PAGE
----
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(insert pellet stove installed professionally)
(insert wood stove installed professionally)
(insert wood stove installed professionally)
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If you are looking for a way to heat your home using a classic wood fire, a stove is the way to go. Many people have stoves installed because of the heat they provide, the amount of money they can save on heating bills, and their beautiful, relaxing appearance.
There are two main types of fuel for wood-burning stoves - firewood and wooden pellets. While both pellet and wood stoves function in similar ways, they have key differences. This guide introduces those differences to help you decide between a pellet stove 1 and a wood stove.
When pellet stoves were first introduced to the market, their designs were immediately recognizable, and it was easy to differentiate between pellet and wood stoves. Pellet stoves were boxy and basic, looking industrial and even ugly in many cases.
Fortunately, those days are in the past as modern pellet stoves come in essentially the same wide range of shapes and styles as wood stoves. It is often difficult to tell the two apart, with both styles coming in insert and freestanding models. So, you have a wide choice, no matter which type you choose.
Many people prefer the appearance of a wood stove over a pellet stove purely because they see the wood logs burning, providing that classic, rustic look that so many people associate with a stove. Pellets do not have the same effect but can provide big orange flames.
One of the most important things to keep in mind when buying either a wood stove or pellet stove is choosing one that is an adequate size to suit the space you want to heat. A stove that is too large will be too powerful and quickly overheat the room, while one that is too small will not be strong enough to warm it up.
A stove rated 60,000 BTUs (British Thermal Units) can heat a home of around 2,000 square feet. Since both wood and pellet stoves come in dozens of designs and sizes, you can usually find the right one to heat your home.
The point of a stove is to produce heat, and this is where we see a real difference between the two stoves. While both stoves provide heat of various levels to warm you up on frosty nights, they perform differently.
A wood stove needs to be stoked and added to over time to provide the same heat level. A pellet stove, however, offers thermostatic control and continues running consistently as long as pellets are in the hopper, and the power is connected.
This brings us to another difference. Pellet stoves need electrical power, but wood stoves do not. If you would rather not hook your stove up to an electrical supply or worry that a power outage would leave your house unheated, a wood stove would be better.
Efficiency is one of the advantages of a pellet stove over a wood stove. Pellets are one of the most efficient solid fuel sources around. According to data from Penn State University, pellet stoves have an efficiency rating of about 80%, while wood stoves only manage 60%.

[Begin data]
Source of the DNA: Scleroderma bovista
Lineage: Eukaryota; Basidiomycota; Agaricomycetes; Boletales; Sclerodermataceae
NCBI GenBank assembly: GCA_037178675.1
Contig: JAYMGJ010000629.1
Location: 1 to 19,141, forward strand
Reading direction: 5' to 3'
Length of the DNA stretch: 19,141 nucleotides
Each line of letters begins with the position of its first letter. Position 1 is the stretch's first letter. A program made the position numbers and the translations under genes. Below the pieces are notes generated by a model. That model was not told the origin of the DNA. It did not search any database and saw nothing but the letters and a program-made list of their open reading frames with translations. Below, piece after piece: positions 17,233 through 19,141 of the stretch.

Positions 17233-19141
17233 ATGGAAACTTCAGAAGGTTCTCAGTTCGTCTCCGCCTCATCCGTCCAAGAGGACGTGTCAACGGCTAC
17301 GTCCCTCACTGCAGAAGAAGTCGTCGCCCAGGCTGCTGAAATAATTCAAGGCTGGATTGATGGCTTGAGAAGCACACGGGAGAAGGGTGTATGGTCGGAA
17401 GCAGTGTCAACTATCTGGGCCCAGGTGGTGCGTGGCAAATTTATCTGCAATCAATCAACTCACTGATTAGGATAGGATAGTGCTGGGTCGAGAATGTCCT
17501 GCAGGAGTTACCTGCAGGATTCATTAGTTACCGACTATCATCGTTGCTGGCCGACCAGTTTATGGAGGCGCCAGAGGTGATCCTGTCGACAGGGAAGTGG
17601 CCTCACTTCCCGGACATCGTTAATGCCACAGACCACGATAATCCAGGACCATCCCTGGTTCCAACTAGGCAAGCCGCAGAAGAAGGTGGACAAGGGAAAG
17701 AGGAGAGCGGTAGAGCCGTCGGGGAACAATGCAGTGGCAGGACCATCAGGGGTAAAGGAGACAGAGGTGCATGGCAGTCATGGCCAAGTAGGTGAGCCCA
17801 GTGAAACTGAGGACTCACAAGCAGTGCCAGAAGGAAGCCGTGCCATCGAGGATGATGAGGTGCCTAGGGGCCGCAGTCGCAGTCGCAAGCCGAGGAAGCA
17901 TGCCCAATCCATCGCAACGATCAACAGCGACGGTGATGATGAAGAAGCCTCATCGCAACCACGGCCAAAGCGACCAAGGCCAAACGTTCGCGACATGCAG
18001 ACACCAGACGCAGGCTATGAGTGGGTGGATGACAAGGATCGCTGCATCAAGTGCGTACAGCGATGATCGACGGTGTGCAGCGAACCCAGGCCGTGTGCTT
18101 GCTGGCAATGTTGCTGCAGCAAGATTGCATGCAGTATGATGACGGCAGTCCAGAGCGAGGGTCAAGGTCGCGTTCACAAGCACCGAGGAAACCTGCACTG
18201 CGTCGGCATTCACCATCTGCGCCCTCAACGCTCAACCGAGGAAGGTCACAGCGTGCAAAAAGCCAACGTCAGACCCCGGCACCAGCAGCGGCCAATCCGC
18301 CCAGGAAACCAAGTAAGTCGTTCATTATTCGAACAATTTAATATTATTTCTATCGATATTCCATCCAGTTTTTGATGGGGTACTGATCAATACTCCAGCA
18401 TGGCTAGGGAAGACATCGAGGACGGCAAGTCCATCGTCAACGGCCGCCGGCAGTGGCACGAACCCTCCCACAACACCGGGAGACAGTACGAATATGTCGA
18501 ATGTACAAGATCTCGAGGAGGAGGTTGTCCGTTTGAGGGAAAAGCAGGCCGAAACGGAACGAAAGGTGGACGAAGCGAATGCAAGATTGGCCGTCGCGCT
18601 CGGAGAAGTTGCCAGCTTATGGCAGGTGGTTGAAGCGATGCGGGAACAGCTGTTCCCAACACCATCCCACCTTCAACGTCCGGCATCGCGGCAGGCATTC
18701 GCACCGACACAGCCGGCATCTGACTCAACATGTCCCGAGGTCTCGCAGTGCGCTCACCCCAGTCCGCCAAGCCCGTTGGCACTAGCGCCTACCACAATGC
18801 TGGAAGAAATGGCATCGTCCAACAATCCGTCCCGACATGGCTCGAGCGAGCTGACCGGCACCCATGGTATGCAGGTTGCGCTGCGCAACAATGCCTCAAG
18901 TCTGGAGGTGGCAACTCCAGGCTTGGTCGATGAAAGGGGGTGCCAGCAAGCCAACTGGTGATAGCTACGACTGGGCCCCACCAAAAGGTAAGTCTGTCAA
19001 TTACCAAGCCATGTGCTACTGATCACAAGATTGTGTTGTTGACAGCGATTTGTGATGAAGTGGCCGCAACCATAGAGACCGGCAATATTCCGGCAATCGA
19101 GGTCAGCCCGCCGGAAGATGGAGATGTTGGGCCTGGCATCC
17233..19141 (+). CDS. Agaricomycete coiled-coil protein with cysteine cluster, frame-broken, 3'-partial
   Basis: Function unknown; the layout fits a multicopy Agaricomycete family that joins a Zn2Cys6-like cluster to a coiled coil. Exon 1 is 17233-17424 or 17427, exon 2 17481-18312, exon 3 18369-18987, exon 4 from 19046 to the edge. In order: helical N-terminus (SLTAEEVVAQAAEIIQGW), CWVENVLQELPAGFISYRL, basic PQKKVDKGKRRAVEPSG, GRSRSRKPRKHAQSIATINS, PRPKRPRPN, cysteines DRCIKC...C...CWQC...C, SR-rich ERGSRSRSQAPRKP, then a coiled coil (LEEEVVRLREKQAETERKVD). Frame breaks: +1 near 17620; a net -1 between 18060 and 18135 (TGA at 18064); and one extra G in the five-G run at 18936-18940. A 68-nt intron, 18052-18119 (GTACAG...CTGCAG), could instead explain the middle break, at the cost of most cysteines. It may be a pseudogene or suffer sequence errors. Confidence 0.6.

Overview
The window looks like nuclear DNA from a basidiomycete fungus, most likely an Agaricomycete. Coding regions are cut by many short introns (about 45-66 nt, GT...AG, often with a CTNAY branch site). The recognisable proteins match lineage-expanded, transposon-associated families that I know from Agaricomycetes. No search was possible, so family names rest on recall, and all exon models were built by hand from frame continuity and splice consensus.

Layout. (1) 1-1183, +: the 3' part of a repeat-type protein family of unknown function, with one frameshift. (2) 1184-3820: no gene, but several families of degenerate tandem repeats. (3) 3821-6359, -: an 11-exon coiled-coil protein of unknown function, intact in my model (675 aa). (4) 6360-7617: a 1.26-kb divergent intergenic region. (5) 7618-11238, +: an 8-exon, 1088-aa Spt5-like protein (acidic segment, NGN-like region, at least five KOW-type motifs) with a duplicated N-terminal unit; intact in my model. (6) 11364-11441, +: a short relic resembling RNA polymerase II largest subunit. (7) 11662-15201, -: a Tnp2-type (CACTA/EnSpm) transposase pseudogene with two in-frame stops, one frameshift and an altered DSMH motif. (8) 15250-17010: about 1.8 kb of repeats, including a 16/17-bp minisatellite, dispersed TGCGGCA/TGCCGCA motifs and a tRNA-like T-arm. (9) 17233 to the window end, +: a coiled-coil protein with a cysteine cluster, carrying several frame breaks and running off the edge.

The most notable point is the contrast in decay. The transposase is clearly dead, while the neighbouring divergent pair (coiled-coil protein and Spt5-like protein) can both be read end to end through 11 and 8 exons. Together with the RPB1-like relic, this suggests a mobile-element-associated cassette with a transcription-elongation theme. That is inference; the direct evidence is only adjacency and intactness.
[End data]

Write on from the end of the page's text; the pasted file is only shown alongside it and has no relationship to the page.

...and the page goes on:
This means you need to use more wood to create the same amount of heat. Modern wood stoves are becoming more and more efficient, producing less smoke than previous models, but it is clear to see that pellet stoves are the winners in this category.
Installation of a wood or pellet stove depends on what model you buy, as well as the conditions in your home. For example, if you already have a fireplace and chimney, the installation will be much simpler.
Some pellet stoves only need a direct vent or small chimney system to operate. In general, this makes them easier to install than wood stoves, which usually require a large chimney system.
However, it is also important to remember that pellet stoves must be hooked up to an electrical power supply, so this is another factor to consider. In either case, it is best to hire a professional when installing any stove.
The base costs for both wood and pellet stoves are similar, but the installation and general running costs vary. For a pellet stove, expect to pay around $1,500 to $3,000 in materials, and another $500 to $1,000 for installation, leading to overall costs of approximately $2,000 to $4,000.
For a wood stove, expect to pay around $1,500 to $3,000 for the unit and associated materials. The installation, however, ranges from $1,000 to $2,000, depending on how much chimney work needs to be done. This leads to an overall cost of $2,500 to $5,000.
You can buy a 2,200-square-foot ComfortBilt Pellet Stove for $1,500 and have it installed for $750, for a total cost of $2,250. You can also buy a 2,500-square-foot Hi Flame Wood Stove for $1,600 and pay $1,500 for installation, for a total of $3,100.
Next to consider are the running costs. You can purchase about a ton of pellets for $250 and a cord (4 x 4 x 8 feet) of wood for about $250. But a ton of pellets provides you more heat and longer fires than a cord of wood.
Prices and availability of pellets vary in certain areas, so check how much they cost near you and how easily you can buy them before purchasing a stove. If you live on wooded land and have the option to cut down your own trees for fuel, it is clear that a wood stove would be cheaper for you to run.
Whether you are buying a wood or pellet stove, maintenance is essential to prevent anything from going wrong. Stoves are big investments, and it makes sense to maintain them properly.
Since wood stoves produce more smoke and ash, they require more thorough maintenance in general. For a wood stove, you need to have the chimney inspected and cleaned regularly, as well as clearing away built-up ash and soot in and around the stove.